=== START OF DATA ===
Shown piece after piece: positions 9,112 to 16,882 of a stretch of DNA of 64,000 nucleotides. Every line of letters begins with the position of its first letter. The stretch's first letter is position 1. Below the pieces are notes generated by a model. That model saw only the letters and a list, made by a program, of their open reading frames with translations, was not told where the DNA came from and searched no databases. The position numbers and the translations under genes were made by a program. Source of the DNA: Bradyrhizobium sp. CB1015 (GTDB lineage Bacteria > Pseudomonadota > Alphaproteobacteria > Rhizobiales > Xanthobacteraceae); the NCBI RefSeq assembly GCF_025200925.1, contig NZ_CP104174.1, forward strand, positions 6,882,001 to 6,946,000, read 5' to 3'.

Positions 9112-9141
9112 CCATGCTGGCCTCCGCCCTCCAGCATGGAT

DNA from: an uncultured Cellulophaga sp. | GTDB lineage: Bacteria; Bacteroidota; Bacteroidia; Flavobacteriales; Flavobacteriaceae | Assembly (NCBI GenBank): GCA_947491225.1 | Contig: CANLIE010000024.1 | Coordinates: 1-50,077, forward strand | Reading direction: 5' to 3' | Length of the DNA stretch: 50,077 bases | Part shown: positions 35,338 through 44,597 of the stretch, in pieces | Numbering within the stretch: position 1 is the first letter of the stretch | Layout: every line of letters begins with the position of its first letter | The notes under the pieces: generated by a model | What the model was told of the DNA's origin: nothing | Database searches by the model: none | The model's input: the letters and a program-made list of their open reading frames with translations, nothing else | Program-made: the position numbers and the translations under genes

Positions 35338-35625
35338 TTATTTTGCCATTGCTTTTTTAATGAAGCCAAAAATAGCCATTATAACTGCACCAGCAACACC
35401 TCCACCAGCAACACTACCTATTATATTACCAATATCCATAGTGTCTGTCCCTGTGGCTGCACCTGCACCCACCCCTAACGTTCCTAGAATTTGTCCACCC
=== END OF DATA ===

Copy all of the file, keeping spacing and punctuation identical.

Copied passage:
Shown piece after piece: positions 9,112 to 16,882 of a stretch of DNA of 64,000 nucleotides. Every line of letters begins with the position of its first letter. The stretch's first letter is position 1. Below the pieces are notes generated by a model. That model saw only the letters and a list, made by a program, of their open reading frames with translations, was not told where the DNA came from and searched no databases. The position numbers and the translations under genes were made by a program. Source of the DNA: Bradyrhizobium sp. CB1015 (GTDB lineage Bacteria > Pseudomonadota > Alphaproteobacteria > Rhizobiales > Xanthobacteraceae); the NCBI RefSeq assembly GCF_025200925.1, contig NZ_CP104174.1, forward strand, positions 6,882,001 to 6,946,000, read 5' to 3'.

Positions 9112-9141
9112 CCATGCTGGCCTCCGCCCTCCAGCATGGAT

DNA from: an uncultured Cellulophaga sp. | GTDB lineage: Bacteria; Bacteroidota; Bacteroidia; Flavobacteriales; Flavobacteriaceae | Assembly (NCBI GenBank): GCA_947491225.1 | Contig: CANLIE010000024.1 | Coordinates: 1-50,077, forward strand | Reading direction: 5' to 3' | Length of the DNA stretch: 50,077 bases | Part shown: positions 35,338 through 44,597 of the stretch, in pieces | Numbering within the stretch: position 1 is the first letter of the stretch | Layout: every line of letters begins with the position of its first letter | The notes under the pieces: generated by a model | What the model was told of the DNA's origin: nothing | Database searches by the model: none | The model's input: the letters and a program-made list of their open reading frames with translations, nothing else | Program-made: the position numbers and the translations under genes

Positions 35338-35625
35338 TTATTTTGCCATTGCTTTTTTAATGAAGCCAAAAATAGCCATTATAACTGCACCAGCAACACC
35401 TCCACCAGCAACACTACCTATTATATTACCAATATCCATAGTGTCTGTCCCTGTGGCTGCACCTGCACCCACCCCTAACGTTCCTAGAATTTGTCCACCC